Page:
Our HH ‘logo’ originates from the wax seal of an ancient document by Hans’ ancestor Heinrich Herzog, preserved in the state archives in Switzerland. He used his signet ring (a symbol of family heritage) showing the family crest with his initials to seal the purchase of a hillside vineyard towering over Switzerland’s Rhine River in 1630.
The Herzog’s have lived in this region for generations. First mentioned in 1482, they are farmers, tending their animals and modest vineyards clustered around the villages of Thal, nestled beside the mighty Rhine river.
Hans is born on the same land, the youngest son of Heinrich Herzog, in the long lineage of descendants, where the same name was always given to the first son. Winegrowing, then, flows deep in the blood of Hans Herzog.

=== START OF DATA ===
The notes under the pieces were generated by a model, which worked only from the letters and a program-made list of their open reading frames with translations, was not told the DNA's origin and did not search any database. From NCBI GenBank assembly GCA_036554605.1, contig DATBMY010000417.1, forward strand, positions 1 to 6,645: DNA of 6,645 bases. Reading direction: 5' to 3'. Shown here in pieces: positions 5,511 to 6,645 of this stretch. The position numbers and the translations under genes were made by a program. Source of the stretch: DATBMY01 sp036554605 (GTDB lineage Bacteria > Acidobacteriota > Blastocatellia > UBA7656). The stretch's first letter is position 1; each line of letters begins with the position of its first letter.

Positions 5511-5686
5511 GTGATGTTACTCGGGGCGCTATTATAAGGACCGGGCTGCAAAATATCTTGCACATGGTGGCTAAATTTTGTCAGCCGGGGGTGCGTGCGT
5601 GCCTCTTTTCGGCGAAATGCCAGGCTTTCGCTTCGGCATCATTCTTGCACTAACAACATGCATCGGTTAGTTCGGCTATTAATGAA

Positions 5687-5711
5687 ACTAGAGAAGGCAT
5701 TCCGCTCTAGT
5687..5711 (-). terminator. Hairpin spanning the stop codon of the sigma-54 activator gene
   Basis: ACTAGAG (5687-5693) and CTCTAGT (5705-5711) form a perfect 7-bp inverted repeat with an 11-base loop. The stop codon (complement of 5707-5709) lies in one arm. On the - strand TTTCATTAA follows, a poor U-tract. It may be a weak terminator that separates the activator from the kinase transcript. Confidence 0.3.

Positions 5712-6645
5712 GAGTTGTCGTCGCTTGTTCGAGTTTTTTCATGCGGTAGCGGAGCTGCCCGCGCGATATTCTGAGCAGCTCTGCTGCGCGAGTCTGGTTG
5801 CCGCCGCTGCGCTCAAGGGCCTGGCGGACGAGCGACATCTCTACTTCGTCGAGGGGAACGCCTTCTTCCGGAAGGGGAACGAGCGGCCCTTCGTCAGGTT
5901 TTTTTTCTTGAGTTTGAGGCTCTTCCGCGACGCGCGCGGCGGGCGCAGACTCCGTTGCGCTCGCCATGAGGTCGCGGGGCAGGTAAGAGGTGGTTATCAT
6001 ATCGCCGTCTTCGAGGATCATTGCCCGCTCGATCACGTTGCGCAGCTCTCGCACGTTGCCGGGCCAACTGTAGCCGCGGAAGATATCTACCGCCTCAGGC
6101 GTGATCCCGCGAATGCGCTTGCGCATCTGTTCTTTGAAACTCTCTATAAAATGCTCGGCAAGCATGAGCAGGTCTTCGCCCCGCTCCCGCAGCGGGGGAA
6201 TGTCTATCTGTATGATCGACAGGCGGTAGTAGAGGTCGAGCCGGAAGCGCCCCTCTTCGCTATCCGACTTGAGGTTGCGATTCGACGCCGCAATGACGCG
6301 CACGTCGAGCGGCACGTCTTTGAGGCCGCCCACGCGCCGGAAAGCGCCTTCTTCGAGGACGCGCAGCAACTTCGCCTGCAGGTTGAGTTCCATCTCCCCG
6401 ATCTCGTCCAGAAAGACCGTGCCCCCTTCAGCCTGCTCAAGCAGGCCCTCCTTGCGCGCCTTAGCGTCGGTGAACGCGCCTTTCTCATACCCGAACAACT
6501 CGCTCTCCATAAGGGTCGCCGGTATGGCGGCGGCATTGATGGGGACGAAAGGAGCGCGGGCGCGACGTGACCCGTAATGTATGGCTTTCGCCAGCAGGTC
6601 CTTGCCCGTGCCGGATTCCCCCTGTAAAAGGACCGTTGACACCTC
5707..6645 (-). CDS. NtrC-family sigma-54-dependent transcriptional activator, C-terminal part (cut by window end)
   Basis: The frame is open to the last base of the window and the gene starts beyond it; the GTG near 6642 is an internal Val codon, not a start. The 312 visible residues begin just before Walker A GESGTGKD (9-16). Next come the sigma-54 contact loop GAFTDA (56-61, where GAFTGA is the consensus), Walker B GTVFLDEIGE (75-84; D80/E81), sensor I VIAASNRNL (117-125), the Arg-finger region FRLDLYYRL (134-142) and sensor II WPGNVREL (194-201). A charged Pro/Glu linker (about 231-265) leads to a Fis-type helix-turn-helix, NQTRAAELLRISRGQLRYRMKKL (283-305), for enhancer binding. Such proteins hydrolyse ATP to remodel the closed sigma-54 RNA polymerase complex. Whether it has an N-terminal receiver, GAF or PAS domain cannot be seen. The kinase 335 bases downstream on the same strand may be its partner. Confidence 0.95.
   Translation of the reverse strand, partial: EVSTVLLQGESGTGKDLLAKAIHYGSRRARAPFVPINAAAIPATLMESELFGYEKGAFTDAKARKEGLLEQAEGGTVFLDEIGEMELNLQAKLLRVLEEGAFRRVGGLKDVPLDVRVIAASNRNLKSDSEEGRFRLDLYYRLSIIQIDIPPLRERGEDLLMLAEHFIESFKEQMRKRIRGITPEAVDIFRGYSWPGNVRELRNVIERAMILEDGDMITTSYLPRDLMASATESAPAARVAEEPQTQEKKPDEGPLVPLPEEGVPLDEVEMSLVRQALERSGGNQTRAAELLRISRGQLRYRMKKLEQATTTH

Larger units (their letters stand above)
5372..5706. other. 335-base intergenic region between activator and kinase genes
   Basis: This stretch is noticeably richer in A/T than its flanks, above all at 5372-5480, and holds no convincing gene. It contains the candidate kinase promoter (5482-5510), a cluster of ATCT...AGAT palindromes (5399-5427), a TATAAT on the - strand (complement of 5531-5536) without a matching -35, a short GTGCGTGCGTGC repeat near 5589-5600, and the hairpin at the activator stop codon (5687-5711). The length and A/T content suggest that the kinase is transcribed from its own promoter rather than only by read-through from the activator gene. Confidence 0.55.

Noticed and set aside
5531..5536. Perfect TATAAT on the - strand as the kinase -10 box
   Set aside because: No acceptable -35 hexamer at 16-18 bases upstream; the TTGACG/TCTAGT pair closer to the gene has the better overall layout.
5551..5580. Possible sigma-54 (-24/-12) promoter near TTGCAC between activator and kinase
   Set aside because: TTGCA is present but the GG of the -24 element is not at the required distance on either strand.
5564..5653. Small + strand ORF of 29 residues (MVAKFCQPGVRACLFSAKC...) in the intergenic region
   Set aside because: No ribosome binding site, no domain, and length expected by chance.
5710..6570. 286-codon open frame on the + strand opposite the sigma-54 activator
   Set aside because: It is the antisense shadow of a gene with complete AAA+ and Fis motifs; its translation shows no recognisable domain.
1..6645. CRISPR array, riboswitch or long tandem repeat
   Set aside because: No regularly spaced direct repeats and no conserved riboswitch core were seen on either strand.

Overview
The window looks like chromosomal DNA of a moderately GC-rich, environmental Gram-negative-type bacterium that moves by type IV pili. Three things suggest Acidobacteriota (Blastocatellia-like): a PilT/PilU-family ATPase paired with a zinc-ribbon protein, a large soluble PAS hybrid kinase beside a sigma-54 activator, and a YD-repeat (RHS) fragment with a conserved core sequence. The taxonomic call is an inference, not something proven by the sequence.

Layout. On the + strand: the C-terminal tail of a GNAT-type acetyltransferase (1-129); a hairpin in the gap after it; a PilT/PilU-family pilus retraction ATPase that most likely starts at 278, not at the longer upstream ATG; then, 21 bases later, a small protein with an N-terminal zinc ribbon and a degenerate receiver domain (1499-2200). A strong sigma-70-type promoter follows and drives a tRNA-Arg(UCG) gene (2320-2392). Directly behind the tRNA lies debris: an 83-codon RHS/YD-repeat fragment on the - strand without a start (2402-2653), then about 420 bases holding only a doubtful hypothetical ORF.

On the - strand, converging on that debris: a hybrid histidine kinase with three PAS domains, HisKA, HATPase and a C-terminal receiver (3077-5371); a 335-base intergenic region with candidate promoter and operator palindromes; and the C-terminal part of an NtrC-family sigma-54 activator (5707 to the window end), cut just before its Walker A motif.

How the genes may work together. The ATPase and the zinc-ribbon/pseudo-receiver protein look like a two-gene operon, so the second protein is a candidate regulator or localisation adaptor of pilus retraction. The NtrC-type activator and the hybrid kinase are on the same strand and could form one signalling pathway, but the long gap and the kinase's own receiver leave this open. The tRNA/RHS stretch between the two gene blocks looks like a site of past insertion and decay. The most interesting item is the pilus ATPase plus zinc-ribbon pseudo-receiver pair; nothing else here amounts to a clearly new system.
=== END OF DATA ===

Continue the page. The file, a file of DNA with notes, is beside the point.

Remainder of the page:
Hundreds of years later and thousands of miles further, on the banks of another mighty river, the same crest is writing history again.
Signet rings – general history
The wearing of signet rings (from Latin "signum" meaning sign) goes back to ancient Egypt; the distinctive personal signature was not developed in antiquity and most documents needed a seal. A seal of Pharaoh is mentioned in the Book of Genesis. Genesis 41:42: "Removing his signet ring from his hand, Pharaoh put it on Joseph's hand; he arrayed him in garments of fine linen, and put a gold chain around his neck."
Signet rings, engraved with a coat of arms, used by merchants to identify his goods are amongst the most common types of surviving medieval and Renaissance rings. The engraved bezel of the ring was pressed into sealing wax and this was then fixed onto a letter or deed.